As institutional investors continue to purchase and hold single-family houses as rentals, the market for apartments in traditional multifamily buildings will likely feel repercussions, according to AXIOMetrics Inc., Dallas.
But exactly how much "is difficult to quantify," said Ron Johnsey, president of AXIOMetrics, an apartment data firm. "Historically speaking, there is a relatively high correlation of more than 66 percent between single- and multifamily rental vacancy, suggesting that the impact of economic and market fluctuations affects both rental markets similarly," he said.
Looking at more recent history--2003 and forward--that relatively high correlation falters, Johnsey said, "suggesting that single-family rentals and multifamily apartments are weak substitutes."
Johnsey pointed to an improving economy and resulting housing boom to explain the change. "[Between 2003 and 2006], single-family rental vacancy increased, whereas apartment vacancy decreased," he said. "The move to buy houses during that period reduced the number of those renting single-family homes, leaving more of the rental-housing inventory vacant. At the same time, employment gains allowed the apartment market to reduce vacancy through increased rentals."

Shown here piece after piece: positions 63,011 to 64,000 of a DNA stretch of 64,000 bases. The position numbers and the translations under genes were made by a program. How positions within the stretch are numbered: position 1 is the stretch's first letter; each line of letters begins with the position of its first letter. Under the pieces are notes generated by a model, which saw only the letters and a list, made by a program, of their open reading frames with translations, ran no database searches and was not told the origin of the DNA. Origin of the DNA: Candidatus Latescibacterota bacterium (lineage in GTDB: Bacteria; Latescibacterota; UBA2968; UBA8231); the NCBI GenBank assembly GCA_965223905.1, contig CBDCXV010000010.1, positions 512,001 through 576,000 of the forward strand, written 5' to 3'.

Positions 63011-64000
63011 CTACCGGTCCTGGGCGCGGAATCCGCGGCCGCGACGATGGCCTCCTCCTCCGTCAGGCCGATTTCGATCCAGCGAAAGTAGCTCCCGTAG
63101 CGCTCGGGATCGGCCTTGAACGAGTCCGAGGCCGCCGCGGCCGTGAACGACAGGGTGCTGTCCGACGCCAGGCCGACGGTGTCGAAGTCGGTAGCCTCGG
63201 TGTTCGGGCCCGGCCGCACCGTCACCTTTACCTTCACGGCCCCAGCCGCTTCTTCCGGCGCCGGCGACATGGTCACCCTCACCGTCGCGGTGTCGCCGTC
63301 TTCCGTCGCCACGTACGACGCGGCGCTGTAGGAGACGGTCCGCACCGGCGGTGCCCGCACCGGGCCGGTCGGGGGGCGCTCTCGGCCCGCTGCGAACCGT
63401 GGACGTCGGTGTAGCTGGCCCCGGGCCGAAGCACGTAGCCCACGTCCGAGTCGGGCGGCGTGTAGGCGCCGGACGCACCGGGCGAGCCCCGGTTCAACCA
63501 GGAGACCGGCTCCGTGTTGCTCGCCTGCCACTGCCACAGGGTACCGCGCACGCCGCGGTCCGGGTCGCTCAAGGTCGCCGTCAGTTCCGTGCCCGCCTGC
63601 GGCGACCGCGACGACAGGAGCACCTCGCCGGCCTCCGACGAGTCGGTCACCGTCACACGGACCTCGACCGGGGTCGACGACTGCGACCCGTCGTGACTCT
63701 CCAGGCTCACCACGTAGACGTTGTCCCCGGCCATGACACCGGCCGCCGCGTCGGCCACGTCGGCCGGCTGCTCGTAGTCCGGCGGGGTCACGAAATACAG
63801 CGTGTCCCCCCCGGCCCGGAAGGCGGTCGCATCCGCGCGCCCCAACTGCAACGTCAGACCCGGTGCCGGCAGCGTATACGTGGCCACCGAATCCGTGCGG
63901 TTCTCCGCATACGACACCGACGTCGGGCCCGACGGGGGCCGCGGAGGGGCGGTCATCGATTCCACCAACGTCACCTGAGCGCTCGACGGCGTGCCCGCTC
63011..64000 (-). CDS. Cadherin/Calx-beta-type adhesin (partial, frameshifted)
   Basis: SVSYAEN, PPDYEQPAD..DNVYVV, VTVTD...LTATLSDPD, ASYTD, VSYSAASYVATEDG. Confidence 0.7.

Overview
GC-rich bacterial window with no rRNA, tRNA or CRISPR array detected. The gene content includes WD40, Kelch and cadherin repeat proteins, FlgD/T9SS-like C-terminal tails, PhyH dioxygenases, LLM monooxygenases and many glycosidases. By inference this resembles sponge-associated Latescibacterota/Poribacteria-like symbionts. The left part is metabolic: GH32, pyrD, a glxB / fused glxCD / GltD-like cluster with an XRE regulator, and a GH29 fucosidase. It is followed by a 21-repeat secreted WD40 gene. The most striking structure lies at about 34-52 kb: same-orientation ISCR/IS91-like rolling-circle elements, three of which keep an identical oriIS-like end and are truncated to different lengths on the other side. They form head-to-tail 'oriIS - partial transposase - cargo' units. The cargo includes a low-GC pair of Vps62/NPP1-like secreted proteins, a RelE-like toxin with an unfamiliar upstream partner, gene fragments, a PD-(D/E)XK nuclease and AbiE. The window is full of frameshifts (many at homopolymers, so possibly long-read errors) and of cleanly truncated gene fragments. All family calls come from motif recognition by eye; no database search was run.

But when the Great Recession hit, apartment vacancy increased sharply while single-family rental vacancy decreased slowly, in part because foreclosed homeowners rented single-family houses. "After the housing bust, apartment owners grew increasingly fearful of increased competition from single-family rentals," Johnsey said.
By the end of 2009, apartment market fundamentals...